If your family’s balance sheet was carrying too much debt, do you think a logical solution would be to take on more debt? Sounds kind of silly, but that is part of the core strategy in Europe. By promising more aid and more taxpayer funds, leaders continue to kick the debt can down the road. In the intermediate-term, the financial markets love bailouts and printed money, which is what’s driving gains in the S&P 500 futures as of 5:30 a.m. EDT. From Bloomberg:
European governments moved to bolster their rescue funds, seeking to shield Spain and Italy from the fallout of the debt crisis without alienating bailout-weary voters in wealthy countries.
Finance ministers neared an agreement to run the temporary and permanent funds in parallel until mid-2013, potentially raising the upper limit on emergency lending to 940 billion euros ($1.3 trillion). Amounts immediately available would range between 340 billion euros and 640 billion euros.
Today’s step will lift the maximum aid sum from 500 billion euros. It involves running the 500 billion-euro permanent European Stability Mechanism alongside the 200 billion euros committed by the temporary fund to Greece, Ireland and Portugal, according to a draft statement prepared for the meeting.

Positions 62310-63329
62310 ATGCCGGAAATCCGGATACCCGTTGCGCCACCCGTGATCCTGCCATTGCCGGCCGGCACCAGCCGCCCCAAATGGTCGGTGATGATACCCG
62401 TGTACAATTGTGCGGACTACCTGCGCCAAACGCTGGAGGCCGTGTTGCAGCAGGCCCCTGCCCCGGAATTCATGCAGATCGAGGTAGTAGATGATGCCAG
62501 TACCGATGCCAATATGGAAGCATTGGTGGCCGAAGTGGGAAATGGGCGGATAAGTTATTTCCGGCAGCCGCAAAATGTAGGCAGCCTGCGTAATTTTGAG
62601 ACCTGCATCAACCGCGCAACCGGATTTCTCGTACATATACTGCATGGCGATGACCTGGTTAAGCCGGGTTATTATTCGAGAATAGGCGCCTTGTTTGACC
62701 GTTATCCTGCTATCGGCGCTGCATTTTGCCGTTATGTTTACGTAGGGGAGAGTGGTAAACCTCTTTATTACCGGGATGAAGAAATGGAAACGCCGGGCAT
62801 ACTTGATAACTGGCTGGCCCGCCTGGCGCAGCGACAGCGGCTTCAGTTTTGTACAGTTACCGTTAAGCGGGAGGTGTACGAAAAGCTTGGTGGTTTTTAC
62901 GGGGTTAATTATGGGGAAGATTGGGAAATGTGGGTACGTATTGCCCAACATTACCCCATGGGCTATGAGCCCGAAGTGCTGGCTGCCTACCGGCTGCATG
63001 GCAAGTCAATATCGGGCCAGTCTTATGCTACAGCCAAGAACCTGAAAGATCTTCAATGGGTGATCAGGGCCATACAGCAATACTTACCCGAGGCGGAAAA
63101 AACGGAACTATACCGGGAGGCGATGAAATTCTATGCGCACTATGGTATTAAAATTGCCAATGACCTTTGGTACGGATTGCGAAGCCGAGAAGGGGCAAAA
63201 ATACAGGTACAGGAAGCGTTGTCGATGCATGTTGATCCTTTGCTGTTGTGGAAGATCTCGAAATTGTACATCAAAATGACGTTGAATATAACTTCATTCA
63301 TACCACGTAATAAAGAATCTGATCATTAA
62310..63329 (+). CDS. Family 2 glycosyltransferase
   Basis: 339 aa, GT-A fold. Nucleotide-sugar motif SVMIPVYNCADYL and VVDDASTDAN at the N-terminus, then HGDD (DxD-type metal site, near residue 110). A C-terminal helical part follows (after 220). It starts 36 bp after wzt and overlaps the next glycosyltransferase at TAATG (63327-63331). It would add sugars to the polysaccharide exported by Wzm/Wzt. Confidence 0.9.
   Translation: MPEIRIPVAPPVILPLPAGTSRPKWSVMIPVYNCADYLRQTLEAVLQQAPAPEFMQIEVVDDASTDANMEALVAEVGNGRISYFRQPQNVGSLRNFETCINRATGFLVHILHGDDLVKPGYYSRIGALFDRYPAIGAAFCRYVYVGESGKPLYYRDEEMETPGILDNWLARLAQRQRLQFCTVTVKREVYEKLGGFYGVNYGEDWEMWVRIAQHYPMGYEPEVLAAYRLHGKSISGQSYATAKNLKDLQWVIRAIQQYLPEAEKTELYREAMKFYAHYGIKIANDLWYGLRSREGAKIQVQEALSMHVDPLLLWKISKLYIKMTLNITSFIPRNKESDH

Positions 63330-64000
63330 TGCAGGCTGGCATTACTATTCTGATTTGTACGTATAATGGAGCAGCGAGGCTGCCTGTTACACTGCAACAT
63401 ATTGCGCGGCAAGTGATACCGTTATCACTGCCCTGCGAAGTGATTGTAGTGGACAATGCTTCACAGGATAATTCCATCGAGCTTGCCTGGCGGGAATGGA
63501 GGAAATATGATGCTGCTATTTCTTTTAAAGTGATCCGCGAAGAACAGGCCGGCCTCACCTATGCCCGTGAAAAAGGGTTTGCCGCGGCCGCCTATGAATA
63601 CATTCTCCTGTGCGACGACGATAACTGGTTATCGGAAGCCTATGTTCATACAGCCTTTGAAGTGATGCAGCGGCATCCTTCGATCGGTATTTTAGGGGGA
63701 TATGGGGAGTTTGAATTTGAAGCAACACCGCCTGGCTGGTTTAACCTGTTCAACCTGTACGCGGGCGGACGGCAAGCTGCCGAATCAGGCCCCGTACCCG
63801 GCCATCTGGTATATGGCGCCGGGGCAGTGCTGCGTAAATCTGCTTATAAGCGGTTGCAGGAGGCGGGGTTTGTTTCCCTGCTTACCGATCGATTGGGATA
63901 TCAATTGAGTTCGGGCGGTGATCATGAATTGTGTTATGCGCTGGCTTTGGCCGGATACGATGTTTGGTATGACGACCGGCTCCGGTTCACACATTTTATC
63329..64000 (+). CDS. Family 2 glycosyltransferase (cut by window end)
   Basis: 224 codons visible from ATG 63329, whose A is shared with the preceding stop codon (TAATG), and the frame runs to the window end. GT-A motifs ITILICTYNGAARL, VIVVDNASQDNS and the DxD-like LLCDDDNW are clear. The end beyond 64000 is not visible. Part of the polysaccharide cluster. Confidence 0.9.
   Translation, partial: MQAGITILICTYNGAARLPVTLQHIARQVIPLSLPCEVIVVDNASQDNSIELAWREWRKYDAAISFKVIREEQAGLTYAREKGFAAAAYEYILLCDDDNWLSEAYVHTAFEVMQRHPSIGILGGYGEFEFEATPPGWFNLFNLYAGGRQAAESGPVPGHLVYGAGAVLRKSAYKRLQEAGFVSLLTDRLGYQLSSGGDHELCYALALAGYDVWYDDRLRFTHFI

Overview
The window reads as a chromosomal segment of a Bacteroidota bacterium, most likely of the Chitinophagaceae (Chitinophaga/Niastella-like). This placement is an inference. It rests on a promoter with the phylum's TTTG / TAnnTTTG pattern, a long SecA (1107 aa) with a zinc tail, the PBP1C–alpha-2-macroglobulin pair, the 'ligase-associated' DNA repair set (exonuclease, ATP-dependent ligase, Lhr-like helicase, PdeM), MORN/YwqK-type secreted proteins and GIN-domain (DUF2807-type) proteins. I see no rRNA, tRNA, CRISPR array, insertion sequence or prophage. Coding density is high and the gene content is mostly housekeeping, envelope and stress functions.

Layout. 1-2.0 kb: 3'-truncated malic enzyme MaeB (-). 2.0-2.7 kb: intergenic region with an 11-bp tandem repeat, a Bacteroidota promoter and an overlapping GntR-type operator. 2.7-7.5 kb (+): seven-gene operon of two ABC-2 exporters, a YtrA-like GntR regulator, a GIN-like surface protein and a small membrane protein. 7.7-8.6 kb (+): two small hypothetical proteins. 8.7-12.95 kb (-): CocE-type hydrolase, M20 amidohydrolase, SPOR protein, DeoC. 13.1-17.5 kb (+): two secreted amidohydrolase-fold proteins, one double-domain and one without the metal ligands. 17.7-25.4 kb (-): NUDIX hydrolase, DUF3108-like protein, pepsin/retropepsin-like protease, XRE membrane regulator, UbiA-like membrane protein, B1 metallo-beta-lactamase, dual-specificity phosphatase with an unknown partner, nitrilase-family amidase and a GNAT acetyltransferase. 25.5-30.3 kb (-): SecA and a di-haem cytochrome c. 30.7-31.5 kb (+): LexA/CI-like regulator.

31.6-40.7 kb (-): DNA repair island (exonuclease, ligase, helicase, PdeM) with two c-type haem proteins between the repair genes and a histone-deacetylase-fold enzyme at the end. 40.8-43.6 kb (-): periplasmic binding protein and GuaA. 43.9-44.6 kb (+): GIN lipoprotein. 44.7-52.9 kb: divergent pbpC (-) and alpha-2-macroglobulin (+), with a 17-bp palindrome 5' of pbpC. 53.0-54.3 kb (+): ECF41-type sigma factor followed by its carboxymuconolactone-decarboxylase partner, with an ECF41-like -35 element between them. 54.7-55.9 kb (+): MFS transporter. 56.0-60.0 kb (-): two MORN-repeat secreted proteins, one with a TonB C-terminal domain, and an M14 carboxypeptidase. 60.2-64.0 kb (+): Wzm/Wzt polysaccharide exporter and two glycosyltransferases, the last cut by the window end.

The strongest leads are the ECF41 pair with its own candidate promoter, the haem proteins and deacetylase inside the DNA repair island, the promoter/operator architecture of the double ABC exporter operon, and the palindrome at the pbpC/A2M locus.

The ECB’s bank lending and bond-buying brings the total to 2 trillion euros, according to one official’s calculations.
Much of the credit for the lessening of market tensions goes to the more than 1 trillion euros pumped into the financial system by the ECB since December. Ten-year bond yields in Spain, for example, have fallen to 5.44 percent from 6.70 percent on Nov. 25.
If stocks can rally for a few days, the strength and conviction, or lack thereof, will be very important. A weak push toward 1,420-1,440 would be concerning. A move backed by better breadth, volume, and some participation from energy stocks/commodities would give the bull a little more juice.